Hunter explains forgiveness occurs when we separate people from behavior. We all do bad things but aren’t necessarily bad people. Are we as willing to let others off the hook as easily as we do ourselves? I was once told by a man I loved dearly, “Rock, we only accuse others of what we are capable of doing ourselves.” I hated hearing those words. I refused to admit the judgments I made mentally against others were only because I had the ability to do the exact the same things. Then the words of Paul is his letter to the Romans wafted through my thick head, “You, therefore, have no excuse, you who pass judgment on someone else, for at whatever point you judge another, you are condemning yourself, because you who pass judgment do the same things.”

Honesty

Honesty is simply being free from deception. Trust is the glue that holds relationships together. Trust is built by behaving with honesty, it requires effort, and comes through communication of listening and speaking. One major aspect of honesty which is rather difficult is accountability. Failure to hold people accountable for their actions is deceptive and is not living up the responsibility of helping others be the best they can be and provides the false illusion that everything is okay. Dishonesty and deception take root in our heart as unforgiveness is allowed to dwell. Gandhi stated, “One man cannot do right in one department of life whilst he is occupied in doing wrong in any other department. Life is one indivisible whole.”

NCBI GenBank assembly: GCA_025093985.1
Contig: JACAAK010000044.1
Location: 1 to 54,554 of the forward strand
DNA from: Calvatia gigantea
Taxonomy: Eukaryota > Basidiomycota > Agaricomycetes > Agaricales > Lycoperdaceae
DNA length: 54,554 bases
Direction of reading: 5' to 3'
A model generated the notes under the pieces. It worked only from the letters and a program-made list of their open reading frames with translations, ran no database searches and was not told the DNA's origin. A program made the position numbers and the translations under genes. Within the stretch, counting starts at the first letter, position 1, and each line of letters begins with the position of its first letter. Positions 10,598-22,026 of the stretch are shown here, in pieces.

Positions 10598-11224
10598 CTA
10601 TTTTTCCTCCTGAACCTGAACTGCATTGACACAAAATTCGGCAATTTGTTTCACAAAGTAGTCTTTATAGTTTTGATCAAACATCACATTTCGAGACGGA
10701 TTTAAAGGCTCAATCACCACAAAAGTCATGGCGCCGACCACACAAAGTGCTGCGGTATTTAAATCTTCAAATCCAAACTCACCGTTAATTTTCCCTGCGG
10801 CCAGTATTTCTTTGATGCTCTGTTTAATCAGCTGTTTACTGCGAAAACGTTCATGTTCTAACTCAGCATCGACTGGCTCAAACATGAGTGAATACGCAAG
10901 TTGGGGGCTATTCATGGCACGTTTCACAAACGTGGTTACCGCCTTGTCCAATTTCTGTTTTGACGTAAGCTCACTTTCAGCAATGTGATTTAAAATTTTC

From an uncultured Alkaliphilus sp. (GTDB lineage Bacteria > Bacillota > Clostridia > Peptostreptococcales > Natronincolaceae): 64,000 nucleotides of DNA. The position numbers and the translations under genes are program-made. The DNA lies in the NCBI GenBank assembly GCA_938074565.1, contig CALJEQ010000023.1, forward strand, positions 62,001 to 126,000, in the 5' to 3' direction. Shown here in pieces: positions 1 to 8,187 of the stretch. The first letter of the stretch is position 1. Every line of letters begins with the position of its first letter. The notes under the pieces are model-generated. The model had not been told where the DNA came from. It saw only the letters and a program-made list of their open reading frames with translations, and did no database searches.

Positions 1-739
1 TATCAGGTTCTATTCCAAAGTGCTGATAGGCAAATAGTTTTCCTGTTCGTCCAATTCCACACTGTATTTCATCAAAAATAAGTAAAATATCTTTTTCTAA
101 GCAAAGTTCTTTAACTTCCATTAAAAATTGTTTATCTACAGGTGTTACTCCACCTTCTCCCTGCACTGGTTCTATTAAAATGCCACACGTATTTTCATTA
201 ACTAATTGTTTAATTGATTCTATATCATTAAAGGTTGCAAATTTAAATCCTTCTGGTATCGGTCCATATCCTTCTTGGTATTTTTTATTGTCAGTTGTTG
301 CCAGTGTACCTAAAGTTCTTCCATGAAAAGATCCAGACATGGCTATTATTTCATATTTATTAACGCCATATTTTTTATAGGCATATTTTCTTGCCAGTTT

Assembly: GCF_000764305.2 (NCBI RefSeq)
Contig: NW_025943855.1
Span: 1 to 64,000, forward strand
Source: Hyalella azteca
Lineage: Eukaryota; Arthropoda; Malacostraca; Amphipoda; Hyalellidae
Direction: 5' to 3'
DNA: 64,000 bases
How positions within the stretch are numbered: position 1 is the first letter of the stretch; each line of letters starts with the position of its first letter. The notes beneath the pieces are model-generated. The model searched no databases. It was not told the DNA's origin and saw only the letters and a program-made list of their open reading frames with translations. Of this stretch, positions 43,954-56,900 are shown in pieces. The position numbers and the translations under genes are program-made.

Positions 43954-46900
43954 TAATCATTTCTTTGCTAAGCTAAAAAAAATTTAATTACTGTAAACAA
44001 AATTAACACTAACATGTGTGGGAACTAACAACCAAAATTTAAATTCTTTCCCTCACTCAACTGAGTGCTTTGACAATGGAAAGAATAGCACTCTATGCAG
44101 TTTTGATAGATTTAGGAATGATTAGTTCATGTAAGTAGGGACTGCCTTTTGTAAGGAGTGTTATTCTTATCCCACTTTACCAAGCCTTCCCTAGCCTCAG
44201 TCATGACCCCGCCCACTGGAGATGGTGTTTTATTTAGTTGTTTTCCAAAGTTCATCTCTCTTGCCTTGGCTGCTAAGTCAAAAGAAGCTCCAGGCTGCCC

Commitment

Commitment is defined as sticking to your choice. Practicing the skill of love requires commitment and passion for personal continuous improvement as well as a passion for doing what you say you are going to do, following through on promises, and finishing what you started. Commitment is about being loyal to people on the team and being there for others when they fail or when they need your help. It’s not about blind loyalty – doing the right thing always trumps loyalty. Commitment is having the moral courage to do the right thing regardless of friendships or alliances, even if its unpopular or comes with personal risk. Moral courage is the resolve to subordinate anything that gets in the way of doing the right thing. When all is said done, that right thing is always love.

Forgiveness, honesty, and commitment require vulnerability. To be vulnerable is to be capable of being physically or emotionally wounded and possibly open to attack or damage. It’s not a popular idea today to love to the extent of being vulnerable and possibly exposing yourself to hurt; however, as Paul reminds us in the closing of his famous words on the subject, “Love never fails.”

Read Full Post »

by Rocky Glenn